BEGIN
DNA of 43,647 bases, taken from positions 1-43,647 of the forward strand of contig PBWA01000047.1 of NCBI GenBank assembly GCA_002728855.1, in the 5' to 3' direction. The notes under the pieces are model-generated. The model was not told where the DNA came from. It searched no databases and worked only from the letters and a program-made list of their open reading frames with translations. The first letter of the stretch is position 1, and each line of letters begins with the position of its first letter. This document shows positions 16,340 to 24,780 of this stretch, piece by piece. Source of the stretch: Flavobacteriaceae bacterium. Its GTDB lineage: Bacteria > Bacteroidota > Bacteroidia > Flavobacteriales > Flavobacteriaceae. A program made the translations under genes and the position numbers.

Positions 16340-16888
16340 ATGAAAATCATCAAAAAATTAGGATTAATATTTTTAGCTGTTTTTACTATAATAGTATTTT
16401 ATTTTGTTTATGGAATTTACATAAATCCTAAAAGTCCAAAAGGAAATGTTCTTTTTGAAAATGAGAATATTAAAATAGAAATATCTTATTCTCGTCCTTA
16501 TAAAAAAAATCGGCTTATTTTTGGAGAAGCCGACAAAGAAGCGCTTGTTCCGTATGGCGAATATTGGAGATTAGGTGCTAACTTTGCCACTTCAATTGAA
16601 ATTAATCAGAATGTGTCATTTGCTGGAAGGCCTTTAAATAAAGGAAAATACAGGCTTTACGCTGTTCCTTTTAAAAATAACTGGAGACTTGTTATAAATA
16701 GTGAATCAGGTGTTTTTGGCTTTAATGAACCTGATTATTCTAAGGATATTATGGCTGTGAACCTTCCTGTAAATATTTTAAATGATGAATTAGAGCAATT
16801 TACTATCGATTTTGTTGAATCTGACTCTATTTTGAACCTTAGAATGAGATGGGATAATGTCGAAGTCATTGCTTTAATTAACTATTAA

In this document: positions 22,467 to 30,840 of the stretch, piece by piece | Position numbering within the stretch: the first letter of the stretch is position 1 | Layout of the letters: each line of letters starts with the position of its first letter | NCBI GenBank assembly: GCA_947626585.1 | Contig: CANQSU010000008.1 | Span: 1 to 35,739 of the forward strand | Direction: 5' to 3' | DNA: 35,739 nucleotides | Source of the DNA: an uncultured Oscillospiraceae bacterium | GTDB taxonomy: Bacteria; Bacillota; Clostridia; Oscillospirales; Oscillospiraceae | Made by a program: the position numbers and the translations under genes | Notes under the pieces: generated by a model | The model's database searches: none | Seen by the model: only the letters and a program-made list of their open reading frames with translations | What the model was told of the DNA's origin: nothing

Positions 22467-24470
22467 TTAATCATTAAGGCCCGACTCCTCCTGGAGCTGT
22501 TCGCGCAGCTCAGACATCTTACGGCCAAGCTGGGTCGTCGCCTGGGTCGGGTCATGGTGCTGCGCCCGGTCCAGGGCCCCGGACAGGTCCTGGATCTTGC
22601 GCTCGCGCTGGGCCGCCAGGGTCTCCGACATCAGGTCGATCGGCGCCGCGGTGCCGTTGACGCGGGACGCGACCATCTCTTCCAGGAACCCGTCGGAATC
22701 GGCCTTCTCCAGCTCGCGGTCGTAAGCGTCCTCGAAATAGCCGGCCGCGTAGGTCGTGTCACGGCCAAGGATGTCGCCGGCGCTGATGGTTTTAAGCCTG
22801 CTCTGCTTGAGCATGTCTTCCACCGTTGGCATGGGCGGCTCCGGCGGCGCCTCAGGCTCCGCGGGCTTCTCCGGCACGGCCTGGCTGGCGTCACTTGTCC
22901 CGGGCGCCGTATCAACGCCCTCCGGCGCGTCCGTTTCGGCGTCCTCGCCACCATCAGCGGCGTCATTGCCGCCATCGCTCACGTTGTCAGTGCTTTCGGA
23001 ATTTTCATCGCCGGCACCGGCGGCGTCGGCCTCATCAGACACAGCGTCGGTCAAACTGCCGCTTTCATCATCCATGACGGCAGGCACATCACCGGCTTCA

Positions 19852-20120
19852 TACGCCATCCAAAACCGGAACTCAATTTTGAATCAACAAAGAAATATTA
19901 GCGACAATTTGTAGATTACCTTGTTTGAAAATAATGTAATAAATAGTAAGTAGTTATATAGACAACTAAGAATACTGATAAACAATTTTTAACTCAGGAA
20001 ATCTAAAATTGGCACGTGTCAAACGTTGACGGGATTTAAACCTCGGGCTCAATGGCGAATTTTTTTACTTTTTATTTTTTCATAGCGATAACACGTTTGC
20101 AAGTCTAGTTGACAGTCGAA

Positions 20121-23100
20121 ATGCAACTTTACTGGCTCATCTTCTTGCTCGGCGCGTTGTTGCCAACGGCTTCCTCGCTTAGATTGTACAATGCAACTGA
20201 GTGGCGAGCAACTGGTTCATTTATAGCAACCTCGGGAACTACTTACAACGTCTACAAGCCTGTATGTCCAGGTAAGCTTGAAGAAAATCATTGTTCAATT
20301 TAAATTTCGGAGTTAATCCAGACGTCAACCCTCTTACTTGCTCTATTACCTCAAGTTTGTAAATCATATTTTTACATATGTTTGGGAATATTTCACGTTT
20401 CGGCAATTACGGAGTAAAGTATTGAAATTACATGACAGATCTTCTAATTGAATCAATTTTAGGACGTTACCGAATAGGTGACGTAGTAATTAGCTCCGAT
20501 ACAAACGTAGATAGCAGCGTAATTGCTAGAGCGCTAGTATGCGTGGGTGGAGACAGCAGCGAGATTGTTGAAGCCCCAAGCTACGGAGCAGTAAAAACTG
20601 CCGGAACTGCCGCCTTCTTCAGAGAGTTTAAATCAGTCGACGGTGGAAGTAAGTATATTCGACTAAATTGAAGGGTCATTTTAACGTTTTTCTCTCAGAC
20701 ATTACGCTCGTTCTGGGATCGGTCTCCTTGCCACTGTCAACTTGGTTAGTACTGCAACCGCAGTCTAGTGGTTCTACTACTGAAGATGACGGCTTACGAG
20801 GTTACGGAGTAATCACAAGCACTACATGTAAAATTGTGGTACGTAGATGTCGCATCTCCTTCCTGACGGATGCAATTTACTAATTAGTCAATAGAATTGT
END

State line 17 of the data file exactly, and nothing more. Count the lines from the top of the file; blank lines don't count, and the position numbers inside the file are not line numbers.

23001 ATTTTCATCGCCGGCACCGGCGGCGTCGGCCTCATCAGACACAGCGTCGGTCAAACTGCCGCTTTCATCATCCATGACGGCAGGCACATCACCGGCTTCA